Sunday, January 27, 2019


Frank Bruni has found a potential presidential candidate he could enthusiastically support. Here's the problem: She's not running and no one except Bruni thinks she should run:
I did it. I found a significantly accomplished, defensibly qualified Democratic officeholder who isn’t flirting with — and hasn’t fantasized about — a presidential run in 2020....

Her name is Gina Raimondo. She’s the governor of [Rhode Island]. She just began her second term after being re-elected by a margin of more than 15 percentage points, and you would think that this commanding victory plus her youth (she’s 47), her working-class background, her educational pedigree (Harvard, Rhodes scholar, Yale Law), her role as the chairwoman of the Democratic Governors Association and her situation far from the nation’s swampy and unpopular capital would start chatter about a move there. But no. Crickets.

The most obvious reason? Her relationship to the Democratic Party of the moment. Both stylistically and substantively, she’s out of sync with it.

She can’t tweet worth a damn and the same goes for Instagram. She winces at talk of a top marginal tax rate of 70 percent and cringes at the growing use of “corporatist” as a slur against Democratic politicians deemed too cozy with business interests. She thinks that big companies often need to be prodded forcefully to do right by their employees, but that it’s bad policy and bad politics to paint them as the enemy.
Oh yes, it's politically suicidal to bash corporations and talk about soaking the rich, isn't it?:

Raimondo is not just a corporate-friendly centrist, she's a former venture capitalist, something Bruni doesn't mention as he tries to imagine her running for president in a better version of our times. On the other hand, there's some nuance in her worldview. Bruni writes:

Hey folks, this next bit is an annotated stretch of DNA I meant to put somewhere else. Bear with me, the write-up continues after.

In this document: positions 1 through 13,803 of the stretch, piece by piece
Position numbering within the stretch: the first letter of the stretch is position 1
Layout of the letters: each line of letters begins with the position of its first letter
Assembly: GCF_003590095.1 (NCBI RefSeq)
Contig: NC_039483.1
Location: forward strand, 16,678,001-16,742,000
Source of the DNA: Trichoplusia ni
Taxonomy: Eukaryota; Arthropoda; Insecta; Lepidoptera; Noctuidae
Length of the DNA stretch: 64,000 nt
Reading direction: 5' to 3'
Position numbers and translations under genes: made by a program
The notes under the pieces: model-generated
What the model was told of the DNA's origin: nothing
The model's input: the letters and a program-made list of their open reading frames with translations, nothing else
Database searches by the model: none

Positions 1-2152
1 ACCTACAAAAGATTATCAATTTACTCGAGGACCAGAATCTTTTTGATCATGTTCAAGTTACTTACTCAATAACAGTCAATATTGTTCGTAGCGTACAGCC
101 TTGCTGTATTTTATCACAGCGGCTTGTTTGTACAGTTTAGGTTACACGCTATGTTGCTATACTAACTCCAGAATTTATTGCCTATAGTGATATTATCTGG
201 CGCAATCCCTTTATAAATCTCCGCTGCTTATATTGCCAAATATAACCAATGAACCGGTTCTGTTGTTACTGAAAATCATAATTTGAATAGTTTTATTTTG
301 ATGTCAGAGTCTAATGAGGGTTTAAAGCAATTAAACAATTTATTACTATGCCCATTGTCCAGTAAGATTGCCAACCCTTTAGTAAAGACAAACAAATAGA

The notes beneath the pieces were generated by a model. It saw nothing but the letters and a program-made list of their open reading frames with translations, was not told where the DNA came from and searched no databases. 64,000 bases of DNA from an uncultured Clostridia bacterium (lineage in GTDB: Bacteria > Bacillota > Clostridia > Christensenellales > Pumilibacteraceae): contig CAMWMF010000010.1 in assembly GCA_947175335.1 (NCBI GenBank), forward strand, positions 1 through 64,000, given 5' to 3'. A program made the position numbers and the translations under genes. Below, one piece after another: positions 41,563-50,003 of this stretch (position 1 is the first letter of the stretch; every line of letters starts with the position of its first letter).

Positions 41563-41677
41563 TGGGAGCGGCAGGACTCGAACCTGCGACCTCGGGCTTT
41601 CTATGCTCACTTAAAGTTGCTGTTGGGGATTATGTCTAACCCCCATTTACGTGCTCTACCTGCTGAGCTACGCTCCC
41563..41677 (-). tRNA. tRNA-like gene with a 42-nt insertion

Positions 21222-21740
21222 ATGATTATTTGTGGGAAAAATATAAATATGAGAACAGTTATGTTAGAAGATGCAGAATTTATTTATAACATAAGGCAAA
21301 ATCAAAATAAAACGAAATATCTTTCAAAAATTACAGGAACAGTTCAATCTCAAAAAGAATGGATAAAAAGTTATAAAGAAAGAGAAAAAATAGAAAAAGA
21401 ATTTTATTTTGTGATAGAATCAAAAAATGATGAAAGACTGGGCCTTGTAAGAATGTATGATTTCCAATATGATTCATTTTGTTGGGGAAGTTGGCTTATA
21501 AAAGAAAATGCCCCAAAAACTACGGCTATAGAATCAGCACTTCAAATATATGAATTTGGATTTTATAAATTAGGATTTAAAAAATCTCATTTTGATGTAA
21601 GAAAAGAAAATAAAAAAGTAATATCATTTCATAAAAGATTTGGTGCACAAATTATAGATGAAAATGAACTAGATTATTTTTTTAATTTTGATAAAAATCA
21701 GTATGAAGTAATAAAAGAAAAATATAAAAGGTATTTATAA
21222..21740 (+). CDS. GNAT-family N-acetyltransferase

[Raimondo] acknowledged that “the system we have today is totally broken.” She cited grotesque income inequality. She noted that too many Americans have no economic security and no prospects for achieving it.

“But I fall in the camp of: Let’s fix it,” she said. “Let’s embrace business to come to the table. Someone needs to make the case that it’s in the best interest of businesses and wealthy people to be better corporate citizens. Pay for health care. Help people get their college degree. Pay for job training.”

Along those lines, she recently proposed that companies doing business in Rhode Island be taxed up to $1,500 annually for every employee who is enrolled in Medicaid because he or she can’t get health insurance through a company-sponsored plan. “I hope that they’re embarrassed,” she said.

But, she added, “Where I think we are at risk is if all we do is beat up and crap on businesses.”
It's easy to imagine one of the lefties Bruni hates so much proposing precisely this tax on business, and Bruni railing against it because it's a radical, confiscatory attack on capital.

Raimondo is trying to steer a middle course, but the reason no one is touting her for president isn't just that she's centrist (or that she doesn't tweet, which isn't a reason at all). Here's what Bruni's own paper told us last September, when she won a tough primary.